Union branch meetings helped to be ‘vibrant and successful’ by increased government attacks and austerity

Analysis based on a Labour Research Department survey has found most branches still hold open meetings, and finds ample examples of what makes for a successful and vibrant branch meeting. It finds that ironically, they have been helped in this by increased government attacks and austerity.


According to the research, the bigger the union branch, the more likely it is to be healthy and active.


The analysis is based on a survey of 350 branches across 15 national unions. It confirms that many branches have had a tough time in recent years. This goes for both public and private sector branches.


Only half describe themselves as active and healthy. Almost two in five branches say officer posts have become harder to fill over the last five years, and a third have seen membership decline.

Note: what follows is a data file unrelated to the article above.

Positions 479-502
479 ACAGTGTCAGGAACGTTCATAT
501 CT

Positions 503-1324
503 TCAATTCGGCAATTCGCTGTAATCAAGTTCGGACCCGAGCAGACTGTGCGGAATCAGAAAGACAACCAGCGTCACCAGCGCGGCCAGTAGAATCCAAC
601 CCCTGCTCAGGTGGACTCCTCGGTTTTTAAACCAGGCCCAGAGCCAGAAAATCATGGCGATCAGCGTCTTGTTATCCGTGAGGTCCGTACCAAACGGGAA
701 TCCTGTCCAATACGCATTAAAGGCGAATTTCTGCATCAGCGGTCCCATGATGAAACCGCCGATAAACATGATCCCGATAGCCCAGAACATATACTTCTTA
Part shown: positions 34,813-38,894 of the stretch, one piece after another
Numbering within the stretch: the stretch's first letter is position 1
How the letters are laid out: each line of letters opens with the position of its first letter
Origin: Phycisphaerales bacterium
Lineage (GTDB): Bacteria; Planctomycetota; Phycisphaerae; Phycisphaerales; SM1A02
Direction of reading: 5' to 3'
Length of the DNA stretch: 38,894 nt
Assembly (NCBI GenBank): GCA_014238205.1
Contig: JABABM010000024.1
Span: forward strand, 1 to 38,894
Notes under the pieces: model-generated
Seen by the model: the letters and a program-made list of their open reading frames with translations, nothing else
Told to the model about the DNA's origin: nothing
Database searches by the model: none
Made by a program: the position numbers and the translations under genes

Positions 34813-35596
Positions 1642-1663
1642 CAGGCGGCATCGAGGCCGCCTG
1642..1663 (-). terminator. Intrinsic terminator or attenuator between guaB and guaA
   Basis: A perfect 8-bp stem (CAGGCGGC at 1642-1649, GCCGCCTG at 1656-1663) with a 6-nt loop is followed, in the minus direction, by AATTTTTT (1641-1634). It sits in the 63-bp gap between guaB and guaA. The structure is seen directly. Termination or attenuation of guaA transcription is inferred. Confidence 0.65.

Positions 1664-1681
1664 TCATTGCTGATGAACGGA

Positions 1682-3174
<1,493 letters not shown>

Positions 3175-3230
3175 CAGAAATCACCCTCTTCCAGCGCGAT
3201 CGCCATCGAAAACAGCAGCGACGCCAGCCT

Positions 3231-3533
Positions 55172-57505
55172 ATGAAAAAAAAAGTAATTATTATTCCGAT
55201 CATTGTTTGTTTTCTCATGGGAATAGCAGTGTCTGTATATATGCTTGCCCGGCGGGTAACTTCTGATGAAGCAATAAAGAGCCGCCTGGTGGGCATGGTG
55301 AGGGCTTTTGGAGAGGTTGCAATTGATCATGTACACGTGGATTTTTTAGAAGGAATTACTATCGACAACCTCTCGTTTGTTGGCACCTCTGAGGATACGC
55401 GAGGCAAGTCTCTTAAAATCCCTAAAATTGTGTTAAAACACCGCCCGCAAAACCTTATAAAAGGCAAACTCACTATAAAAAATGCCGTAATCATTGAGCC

However, this still leaves a significant proportion faring well or at least functioning adequately. A third say membership has increased in the last five years and another third say it is stable. Only one in eight branches says they are not very active and healthy, with the rest giving a neutral response.


Some have been able to renew themselves in recent years. For example, one branch official said: “We elected a complete new stewards’ committee last October … We now challenge management on all matters that concern our members. Our workplace branch is now vibrant and very proactive.”


The survey finds that branches are increasingly likely to merge in the next couple of years. This could be a sound strategy, as it also finds big branches are twice as likely as small ones to say they are active and healthy. Large branches are also far more likely than small ones to think they will be active and healthy over the next couple of years.


The full analysis is available on the Labour Research Department website, part one and part two.



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